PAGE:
Posts Tagged ‘openSUSE’

Article 1: Choosing A Linux Distro

May 10, 2009

What is Linux?

Linux is an operating system, a base upon which programs can run on top of. Other popular operating systems include Windows XP, Windows Vista, Windows 7, Mac OS X, FreeBSD, and Solaris. However, there is a big difference between the Windows and Mac operating systems and Linux. Windows and Mac operating systems are commercial software. This means you have to pay for the software to be able to use it legally. They are also closed source. The source code, or the original programming is not available to the general public, even to those who purchased the software. However, Linux, is free, and on top of that, open source, licensed under GNU GPL. This is the key to the flexibility and stability of Linux: An enormous community even consisting of several companies work on Linux to make it safer, faster, and more powerful.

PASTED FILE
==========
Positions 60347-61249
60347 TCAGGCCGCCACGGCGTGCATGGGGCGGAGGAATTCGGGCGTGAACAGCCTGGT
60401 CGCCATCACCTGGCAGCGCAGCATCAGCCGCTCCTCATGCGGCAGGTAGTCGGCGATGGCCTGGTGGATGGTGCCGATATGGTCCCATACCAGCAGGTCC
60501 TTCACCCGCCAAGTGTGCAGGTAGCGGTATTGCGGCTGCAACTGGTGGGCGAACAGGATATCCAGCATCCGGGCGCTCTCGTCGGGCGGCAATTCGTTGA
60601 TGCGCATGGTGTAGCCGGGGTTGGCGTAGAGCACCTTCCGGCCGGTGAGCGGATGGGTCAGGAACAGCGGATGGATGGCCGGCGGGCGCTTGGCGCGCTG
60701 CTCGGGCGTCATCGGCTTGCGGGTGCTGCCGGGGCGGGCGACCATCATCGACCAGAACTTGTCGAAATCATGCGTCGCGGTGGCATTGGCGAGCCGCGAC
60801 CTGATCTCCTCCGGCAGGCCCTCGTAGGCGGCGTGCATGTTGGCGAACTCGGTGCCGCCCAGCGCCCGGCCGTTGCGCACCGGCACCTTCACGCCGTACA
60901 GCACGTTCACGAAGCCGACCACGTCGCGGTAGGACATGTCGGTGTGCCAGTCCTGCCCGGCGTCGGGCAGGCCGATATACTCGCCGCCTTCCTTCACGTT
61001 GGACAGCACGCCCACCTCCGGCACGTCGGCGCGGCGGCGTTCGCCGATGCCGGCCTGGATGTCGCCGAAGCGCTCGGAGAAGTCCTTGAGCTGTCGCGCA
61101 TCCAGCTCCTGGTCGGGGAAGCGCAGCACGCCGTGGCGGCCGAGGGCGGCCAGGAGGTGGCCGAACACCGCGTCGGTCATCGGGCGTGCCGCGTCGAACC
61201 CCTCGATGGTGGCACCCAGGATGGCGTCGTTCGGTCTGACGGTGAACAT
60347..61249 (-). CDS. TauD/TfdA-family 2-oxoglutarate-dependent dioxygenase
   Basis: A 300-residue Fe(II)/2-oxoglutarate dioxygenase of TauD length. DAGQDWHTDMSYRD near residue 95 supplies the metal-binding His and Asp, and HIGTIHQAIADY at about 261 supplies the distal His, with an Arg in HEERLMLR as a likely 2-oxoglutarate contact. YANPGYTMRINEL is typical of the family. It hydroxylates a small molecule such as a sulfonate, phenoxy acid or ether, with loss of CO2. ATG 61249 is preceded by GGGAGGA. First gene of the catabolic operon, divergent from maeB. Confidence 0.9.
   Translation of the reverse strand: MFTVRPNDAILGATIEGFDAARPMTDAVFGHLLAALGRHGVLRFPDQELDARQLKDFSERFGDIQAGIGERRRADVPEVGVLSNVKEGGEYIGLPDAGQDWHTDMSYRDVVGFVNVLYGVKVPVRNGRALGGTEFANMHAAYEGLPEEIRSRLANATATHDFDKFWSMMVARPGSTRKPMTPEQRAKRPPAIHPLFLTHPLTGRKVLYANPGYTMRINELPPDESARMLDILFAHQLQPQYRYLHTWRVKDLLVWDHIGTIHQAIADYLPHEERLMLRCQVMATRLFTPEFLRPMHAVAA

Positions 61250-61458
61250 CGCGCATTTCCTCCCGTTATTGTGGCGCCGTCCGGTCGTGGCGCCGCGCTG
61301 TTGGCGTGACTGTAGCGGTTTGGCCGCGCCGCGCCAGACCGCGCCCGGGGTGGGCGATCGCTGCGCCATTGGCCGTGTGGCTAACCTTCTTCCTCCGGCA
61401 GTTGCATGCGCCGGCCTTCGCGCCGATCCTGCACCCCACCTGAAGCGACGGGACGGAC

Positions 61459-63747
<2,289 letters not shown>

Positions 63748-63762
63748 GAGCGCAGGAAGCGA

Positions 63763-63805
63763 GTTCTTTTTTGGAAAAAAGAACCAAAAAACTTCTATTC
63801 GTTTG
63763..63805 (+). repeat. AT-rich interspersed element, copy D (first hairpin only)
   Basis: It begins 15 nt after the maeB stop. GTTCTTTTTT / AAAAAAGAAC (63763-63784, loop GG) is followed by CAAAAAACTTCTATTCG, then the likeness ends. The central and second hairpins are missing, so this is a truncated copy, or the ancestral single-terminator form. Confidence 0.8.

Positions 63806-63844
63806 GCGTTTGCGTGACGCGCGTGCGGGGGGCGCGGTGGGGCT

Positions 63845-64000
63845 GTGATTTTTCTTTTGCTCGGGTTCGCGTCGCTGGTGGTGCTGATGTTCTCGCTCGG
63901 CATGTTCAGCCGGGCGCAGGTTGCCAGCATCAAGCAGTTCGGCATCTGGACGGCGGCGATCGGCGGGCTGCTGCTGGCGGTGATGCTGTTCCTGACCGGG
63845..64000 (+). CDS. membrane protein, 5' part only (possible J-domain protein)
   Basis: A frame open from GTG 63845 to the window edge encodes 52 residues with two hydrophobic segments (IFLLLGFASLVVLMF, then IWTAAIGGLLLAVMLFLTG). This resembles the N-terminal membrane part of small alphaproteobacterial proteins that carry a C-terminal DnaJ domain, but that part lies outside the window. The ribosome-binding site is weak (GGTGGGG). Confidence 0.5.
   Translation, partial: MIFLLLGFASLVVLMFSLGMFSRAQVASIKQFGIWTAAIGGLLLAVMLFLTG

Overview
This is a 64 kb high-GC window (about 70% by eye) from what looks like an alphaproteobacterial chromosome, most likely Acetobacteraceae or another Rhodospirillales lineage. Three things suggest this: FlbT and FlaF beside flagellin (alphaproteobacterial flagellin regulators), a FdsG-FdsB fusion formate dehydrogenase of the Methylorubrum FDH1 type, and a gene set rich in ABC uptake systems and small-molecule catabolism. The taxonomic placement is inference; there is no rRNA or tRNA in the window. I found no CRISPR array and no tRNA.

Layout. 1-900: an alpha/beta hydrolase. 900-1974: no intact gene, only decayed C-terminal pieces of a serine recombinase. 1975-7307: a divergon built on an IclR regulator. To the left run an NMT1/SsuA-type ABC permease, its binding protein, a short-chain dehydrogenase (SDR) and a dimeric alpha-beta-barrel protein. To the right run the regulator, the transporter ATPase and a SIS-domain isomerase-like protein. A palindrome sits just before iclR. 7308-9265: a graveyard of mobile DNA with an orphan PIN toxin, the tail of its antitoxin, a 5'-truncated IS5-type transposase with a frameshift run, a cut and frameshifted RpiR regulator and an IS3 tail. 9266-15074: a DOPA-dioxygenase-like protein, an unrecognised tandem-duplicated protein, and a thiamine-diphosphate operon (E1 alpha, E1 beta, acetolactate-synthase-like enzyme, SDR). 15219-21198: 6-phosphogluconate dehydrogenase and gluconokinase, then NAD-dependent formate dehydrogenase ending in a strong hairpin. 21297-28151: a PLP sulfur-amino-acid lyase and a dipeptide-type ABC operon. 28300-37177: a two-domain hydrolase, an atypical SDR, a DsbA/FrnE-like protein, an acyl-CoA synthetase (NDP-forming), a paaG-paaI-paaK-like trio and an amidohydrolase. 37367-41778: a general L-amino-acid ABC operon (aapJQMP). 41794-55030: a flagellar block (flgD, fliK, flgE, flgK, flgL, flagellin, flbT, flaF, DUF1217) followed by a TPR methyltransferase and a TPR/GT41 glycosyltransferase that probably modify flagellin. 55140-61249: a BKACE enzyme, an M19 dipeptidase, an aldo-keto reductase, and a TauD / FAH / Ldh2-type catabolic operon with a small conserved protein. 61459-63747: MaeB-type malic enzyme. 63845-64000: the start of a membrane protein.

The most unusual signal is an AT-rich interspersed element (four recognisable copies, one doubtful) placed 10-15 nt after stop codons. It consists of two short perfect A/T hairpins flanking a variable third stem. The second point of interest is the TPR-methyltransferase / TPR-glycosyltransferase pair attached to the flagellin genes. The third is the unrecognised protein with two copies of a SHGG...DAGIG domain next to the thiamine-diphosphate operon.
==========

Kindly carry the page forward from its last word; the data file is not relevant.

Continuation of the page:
What is a “Distro”?

Linux comes in many “distros”, short for distributions. Although they are commonly described as different “versions” of Linux, this is incorrect. Across distributions, the core, or the kernel remains the same. Distributions are different “flavors” of Linux. Jellybeans have different flavors, and even different colors. However, at the heart, they are all just jellybeans, mainly consisting of sugar, and each containing a slight modification from the original recipe.

Choosing a Distro